Third, argumentation crosses over with dialectic, a term that many people still associate with the concept of an opposition between grand historical forces, like the opposition of capitalism and communism depicted in Marxist social theory.

This concept has a different meaning, and dates at least since the Socratic method,  given in the dialogues of Plato, and others, in which fictionalized persons are seen to engage in a sort of give and take exchange of questions and answers to resolve a dispute or reveal the truth of a matter.

This sort of questioning is similar to the use of cross-examination of witnesses in modern legal courts by the prosecuting attorneys in a case to uncover inconsistencies in testimony and to reveal possibly questionable motives.

Argumentation is the meeting point of all of these fields, and with it, we can clarify our understanding of our positions, resolve disputes, reach sound decisions for collective actions we may undertake, engage in formal and often productive debates, and, with ourselves as the audience, think through personal problems we may face or get out of a rut.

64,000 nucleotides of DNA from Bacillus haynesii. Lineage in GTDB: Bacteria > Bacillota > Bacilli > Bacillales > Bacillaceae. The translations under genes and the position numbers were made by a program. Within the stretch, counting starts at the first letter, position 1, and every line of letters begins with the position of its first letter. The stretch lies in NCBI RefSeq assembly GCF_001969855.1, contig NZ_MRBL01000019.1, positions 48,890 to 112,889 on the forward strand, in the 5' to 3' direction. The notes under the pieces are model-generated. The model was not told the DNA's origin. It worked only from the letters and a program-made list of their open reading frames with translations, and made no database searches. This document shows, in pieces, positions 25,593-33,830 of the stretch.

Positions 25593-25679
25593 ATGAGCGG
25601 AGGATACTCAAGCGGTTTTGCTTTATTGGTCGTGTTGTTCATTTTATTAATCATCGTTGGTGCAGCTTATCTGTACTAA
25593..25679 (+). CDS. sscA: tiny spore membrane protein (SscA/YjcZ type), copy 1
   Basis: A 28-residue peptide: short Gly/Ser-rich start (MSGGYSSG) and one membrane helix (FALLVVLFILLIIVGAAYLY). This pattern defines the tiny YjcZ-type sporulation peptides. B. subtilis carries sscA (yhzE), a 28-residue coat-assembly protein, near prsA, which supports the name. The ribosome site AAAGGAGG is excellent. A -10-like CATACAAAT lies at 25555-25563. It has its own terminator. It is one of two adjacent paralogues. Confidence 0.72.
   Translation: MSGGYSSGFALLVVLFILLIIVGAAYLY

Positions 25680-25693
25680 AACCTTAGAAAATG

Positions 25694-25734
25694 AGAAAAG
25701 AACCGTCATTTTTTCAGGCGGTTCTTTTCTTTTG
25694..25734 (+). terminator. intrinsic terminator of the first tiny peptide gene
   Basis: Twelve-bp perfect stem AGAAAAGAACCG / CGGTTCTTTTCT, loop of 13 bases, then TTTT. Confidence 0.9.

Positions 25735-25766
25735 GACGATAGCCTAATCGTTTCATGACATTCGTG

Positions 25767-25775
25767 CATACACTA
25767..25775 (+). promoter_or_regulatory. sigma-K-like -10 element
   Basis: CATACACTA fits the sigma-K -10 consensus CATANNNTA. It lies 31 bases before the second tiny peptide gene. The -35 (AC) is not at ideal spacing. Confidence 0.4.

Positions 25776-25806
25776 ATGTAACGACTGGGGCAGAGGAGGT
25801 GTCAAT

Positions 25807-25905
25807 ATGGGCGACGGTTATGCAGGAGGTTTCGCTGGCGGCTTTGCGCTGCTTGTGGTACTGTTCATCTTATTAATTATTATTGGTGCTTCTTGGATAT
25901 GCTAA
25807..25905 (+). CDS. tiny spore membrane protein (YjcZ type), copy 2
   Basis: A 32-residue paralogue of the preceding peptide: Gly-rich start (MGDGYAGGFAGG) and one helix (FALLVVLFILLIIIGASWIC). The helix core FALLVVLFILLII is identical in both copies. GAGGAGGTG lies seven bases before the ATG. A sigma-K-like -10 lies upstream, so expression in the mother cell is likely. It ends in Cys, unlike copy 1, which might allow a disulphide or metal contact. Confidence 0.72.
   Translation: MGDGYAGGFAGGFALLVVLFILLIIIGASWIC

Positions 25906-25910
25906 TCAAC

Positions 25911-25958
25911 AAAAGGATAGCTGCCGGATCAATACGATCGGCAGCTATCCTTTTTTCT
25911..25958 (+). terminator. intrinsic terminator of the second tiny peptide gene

Argumentation as a process of giving reasons for our claims is one of the most important abilities we have as humans, and no matter our level of education, we can all benefit from the ability to arrive at better answers to questions and make more sound decisions than we otherwise might.

Argumentation isn’t just for egghead academics: Clear thinking and having good reasons for what we believe and do are for everyone. As humans, we are not always rational, but we have a sense of reason, one that once nurtured and practiced can serve us and enfranchise us as informed, effective, and smart voters very well indeed.

 

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The Weekly Gnuz & Lynx Roundup: 2014/04/06